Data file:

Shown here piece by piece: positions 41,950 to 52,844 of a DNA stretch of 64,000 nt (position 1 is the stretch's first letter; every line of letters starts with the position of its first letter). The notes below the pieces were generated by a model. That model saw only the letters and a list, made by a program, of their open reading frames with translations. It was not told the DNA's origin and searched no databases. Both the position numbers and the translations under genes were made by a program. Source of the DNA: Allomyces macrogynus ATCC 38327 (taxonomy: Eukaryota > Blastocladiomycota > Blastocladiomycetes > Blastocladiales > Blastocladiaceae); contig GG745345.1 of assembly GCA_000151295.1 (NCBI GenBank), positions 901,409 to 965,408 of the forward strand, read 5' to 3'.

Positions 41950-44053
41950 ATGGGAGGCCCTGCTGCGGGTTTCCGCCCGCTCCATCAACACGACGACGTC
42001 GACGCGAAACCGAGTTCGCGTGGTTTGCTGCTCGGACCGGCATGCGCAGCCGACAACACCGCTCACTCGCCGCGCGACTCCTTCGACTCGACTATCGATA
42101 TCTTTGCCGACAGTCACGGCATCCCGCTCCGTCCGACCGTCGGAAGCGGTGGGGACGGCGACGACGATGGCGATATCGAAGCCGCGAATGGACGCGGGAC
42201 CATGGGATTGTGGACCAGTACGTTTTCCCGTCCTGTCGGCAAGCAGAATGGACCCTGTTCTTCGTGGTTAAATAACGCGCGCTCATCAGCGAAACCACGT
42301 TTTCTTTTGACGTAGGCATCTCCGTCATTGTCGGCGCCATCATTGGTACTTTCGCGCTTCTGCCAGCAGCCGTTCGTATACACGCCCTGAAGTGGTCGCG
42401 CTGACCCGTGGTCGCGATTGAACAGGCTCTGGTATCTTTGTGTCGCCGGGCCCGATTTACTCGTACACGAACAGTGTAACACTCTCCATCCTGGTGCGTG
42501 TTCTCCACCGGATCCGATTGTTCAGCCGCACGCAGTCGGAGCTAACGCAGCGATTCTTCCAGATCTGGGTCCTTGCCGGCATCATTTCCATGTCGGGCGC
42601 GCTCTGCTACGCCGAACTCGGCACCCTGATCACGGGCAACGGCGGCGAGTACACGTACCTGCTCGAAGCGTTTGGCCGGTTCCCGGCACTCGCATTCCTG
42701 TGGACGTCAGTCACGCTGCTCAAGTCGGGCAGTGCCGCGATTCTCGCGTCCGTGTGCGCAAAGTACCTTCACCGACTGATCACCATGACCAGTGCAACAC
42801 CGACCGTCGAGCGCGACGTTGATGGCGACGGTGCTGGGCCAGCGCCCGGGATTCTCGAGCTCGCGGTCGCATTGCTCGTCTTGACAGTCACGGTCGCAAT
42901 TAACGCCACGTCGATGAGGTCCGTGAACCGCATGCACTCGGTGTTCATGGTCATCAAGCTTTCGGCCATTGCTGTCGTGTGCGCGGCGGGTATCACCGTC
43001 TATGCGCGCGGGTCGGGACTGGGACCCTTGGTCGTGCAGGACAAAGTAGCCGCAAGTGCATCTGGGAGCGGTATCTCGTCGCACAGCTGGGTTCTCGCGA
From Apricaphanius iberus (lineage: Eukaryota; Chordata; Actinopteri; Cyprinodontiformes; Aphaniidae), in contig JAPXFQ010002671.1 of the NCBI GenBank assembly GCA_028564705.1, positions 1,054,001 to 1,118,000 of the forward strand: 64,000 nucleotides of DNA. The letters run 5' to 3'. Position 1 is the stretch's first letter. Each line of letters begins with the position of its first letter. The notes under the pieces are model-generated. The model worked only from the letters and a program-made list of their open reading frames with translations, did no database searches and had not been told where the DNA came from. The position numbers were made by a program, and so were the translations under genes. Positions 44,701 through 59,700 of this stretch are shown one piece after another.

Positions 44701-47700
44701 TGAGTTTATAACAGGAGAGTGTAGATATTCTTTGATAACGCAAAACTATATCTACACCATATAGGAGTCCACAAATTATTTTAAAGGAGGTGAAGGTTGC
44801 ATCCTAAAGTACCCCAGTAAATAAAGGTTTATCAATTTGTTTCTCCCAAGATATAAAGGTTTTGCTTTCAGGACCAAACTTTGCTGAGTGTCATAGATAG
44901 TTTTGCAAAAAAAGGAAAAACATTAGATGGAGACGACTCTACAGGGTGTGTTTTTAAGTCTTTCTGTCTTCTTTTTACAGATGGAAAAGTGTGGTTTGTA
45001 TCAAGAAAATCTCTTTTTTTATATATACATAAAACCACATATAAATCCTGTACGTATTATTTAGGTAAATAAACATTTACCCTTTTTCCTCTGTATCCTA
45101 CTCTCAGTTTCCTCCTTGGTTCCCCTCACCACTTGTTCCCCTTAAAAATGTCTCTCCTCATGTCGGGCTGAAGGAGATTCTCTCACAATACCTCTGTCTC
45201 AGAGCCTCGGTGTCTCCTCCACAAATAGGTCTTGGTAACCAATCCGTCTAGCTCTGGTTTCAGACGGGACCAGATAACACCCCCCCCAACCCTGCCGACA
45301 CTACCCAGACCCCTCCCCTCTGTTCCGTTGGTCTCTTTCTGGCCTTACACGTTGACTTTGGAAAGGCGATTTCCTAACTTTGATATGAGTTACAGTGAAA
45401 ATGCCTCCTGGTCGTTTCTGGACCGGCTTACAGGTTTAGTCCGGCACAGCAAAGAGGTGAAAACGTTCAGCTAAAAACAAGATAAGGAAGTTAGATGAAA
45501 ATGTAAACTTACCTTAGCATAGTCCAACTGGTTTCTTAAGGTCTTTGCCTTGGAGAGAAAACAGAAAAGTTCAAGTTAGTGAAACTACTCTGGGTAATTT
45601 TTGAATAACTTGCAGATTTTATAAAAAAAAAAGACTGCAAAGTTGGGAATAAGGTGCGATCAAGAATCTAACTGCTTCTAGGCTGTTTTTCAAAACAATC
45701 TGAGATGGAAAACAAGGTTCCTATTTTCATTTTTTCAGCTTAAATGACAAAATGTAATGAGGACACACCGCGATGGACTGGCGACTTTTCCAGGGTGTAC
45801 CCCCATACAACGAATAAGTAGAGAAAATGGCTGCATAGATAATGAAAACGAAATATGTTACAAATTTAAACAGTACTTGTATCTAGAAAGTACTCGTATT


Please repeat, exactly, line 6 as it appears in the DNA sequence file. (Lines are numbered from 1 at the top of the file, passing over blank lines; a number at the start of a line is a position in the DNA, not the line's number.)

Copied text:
42201 CATGGGATTGTGGACCAGTACGTTTTCCCGTCCTGTCGGCAAGCAGAATGGACCCTGTTCTTCGTGGTTAAATAACGCGCGCTCATCAGCGAAACCACGT